Sitting back, with great satisfaction, he said, "Now we wait."
"Wait for what?" I asked.
Paul looked at me in disgust. "I shouldn't have let you come. You're just too little for this! I said they'd be here and I have to be ready with the tongs."
Paul scuffed his foot and knocked the box over. The candle tipped sideways. The box began to dance in flames. I thought it was part of the plan, but his gasp told me it wasn't. For an instant, we watched the growing flames in fascination.
Paul knocked the tongs to the ground. Spreading his arms, he grasped both ends of the burning cardboard. He ran fast with the flaming box held high. The fire seemed to die out as he neared the cottage, but then it burst out again. His screams pierced the silent woods.
He's crazy, I thought. He'll wake everyone. Then I saw his shirt was on fire.
Dad was chasing him down the lawn. Paul flung himself toward the water's edge. Dad caught him and threw him to the ground. The shrieks became a low keening sound.
Aunt Margaret backed the car onto the lawn. Mom stumbled trying to get Paul up. Climbing in the car beside him, she slammed the door shut. Her face was pale and white in the window. Paul's shrieks rose above the engine's roar as the car bounced down the lane for town.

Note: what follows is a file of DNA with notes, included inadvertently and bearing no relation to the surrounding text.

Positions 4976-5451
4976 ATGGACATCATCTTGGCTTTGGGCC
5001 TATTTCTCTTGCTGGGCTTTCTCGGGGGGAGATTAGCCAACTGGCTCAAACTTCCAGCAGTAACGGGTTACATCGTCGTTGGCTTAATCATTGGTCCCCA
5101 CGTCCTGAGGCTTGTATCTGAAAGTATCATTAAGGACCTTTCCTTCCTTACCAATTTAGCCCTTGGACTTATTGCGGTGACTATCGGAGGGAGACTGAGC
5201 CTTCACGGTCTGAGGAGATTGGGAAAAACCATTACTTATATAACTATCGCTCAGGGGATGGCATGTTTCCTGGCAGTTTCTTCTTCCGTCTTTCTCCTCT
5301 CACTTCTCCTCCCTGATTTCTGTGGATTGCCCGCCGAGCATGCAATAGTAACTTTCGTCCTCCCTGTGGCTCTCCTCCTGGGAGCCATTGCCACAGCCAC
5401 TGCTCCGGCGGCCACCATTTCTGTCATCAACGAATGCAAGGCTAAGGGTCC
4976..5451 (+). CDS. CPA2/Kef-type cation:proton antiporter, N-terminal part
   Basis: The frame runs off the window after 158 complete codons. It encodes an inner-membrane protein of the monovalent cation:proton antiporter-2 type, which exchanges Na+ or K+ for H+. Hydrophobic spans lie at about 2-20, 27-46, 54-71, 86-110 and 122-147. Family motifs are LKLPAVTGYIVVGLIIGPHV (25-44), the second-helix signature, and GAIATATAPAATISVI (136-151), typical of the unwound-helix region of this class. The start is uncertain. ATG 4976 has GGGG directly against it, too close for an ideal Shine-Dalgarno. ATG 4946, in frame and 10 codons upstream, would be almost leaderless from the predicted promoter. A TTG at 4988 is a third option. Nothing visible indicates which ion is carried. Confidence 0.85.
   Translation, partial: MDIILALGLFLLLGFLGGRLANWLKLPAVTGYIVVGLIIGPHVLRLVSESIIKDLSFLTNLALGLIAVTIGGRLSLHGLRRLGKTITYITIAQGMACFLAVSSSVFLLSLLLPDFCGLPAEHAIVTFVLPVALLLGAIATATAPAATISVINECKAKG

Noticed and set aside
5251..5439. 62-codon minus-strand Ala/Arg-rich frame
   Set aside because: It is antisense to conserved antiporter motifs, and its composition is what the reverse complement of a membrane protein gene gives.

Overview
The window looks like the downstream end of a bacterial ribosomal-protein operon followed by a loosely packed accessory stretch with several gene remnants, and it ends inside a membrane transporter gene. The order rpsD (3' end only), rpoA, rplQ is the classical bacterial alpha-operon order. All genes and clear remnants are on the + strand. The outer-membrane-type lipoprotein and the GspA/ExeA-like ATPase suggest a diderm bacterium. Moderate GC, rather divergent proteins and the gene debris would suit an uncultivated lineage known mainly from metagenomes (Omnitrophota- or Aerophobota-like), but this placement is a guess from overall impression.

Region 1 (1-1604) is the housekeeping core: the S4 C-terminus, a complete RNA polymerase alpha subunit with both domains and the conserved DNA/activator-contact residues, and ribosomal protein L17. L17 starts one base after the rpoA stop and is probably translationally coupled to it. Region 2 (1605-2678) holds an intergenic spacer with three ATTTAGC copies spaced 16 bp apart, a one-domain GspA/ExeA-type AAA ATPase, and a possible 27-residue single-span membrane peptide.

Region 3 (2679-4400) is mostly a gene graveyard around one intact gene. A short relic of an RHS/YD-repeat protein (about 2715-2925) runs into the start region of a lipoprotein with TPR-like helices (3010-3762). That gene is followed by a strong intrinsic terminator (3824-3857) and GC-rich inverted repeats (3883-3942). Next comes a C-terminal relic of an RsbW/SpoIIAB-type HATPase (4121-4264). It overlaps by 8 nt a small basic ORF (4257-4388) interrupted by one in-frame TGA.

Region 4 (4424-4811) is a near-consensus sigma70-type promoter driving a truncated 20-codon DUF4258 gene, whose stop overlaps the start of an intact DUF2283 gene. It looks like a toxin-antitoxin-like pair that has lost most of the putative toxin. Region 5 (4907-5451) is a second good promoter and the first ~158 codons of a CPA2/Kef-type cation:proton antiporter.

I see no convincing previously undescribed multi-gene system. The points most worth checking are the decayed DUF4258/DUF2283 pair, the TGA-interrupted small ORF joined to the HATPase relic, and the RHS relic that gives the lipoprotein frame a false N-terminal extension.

Unable to move, I stood alone on the lawn. Aunt Margaret and Pete brought me into the cottage. I kept saying, "The candle fell over. The box caught on fire. Paul was trying to get it to the water."
"But why?" asked Aunt Margaret. "What was he trying to do?"
I searched her face for an answer. "I don't know!" I said at last. "Something to do with a secret society and torturing people. One of his stupid games."
I couldn't lie down on my own bed. Finally, curling up on the verandah cot. I fell asleep staring at the moon. When I awoke the next morning, I was lying in the exact same position.
The sky was tinted pink with red streaks in it. Slowly, I turned on my back. I heard my Aunt talking on the phone. Finally, she hung up and came out to the verandah and sat on the end of the cot.